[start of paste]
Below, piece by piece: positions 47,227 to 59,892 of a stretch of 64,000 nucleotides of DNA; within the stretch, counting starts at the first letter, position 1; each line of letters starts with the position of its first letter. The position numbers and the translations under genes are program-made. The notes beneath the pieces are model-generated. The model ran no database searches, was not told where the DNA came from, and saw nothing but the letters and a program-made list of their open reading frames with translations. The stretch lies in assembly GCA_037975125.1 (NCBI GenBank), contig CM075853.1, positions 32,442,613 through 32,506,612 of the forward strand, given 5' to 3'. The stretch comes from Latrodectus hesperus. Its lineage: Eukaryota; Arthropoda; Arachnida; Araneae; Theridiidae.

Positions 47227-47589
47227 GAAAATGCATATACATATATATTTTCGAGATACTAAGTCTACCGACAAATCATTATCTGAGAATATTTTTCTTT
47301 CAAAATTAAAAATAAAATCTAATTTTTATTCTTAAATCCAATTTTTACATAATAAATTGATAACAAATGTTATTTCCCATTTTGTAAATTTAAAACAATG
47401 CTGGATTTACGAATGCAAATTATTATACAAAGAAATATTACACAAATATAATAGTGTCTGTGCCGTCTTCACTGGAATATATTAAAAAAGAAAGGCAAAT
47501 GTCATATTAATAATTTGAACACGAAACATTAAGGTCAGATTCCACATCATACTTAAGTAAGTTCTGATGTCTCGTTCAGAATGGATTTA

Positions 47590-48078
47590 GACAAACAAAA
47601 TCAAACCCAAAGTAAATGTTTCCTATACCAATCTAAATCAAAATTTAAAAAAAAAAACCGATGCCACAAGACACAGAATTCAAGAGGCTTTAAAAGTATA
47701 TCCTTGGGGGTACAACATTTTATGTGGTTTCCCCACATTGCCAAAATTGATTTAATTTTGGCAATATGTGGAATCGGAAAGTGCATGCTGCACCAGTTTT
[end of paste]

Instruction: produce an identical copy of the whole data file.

Below, piece by piece: positions 47,227 to 59,892 of a stretch of 64,000 nucleotides of DNA; within the stretch, counting starts at the first letter, position 1; each line of letters starts with the position of its first letter. The position numbers and the translations under genes are program-made. The notes beneath the pieces are model-generated. The model ran no database searches, was not told where the DNA came from, and saw nothing but the letters and a program-made list of their open reading frames with translations. The stretch lies in assembly GCA_037975125.1 (NCBI GenBank), contig CM075853.1, positions 32,442,613 through 32,506,612 of the forward strand, given 5' to 3'. The stretch comes from Latrodectus hesperus. Its lineage: Eukaryota; Arthropoda; Arachnida; Araneae; Theridiidae.

Positions 47227-47589
47227 GAAAATGCATATACATATATATTTTCGAGATACTAAGTCTACCGACAAATCATTATCTGAGAATATTTTTCTTT
47301 CAAAATTAAAAATAAAATCTAATTTTTATTCTTAAATCCAATTTTTACATAATAAATTGATAACAAATGTTATTTCCCATTTTGTAAATTTAAAACAATG
47401 CTGGATTTACGAATGCAAATTATTATACAAAGAAATATTACACAAATATAATAGTGTCTGTGCCGTCTTCACTGGAATATATTAAAAAAGAAAGGCAAAT
47501 GTCATATTAATAATTTGAACACGAAACATTAAGGTCAGATTCCACATCATACTTAAGTAAGTTCTGATGTCTCGTTCAGAATGGATTTA

Positions 47590-48078
47590 GACAAACAAAA
47601 TCAAACCCAAAGTAAATGTTTCCTATACCAATCTAAATCAAAATTTAAAAAAAAAAACCGATGCCACAAGACACAGAATTCAAGAGGCTTTAAAAGTATA
47701 TCCTTGGGGGTACAACATTTTATGTGGTTTCCCCACATTGCCAAAATTGATTTAATTTTGGCAATATGTGGAATCGGAAAGTGCATGCTGCACCAGTTTT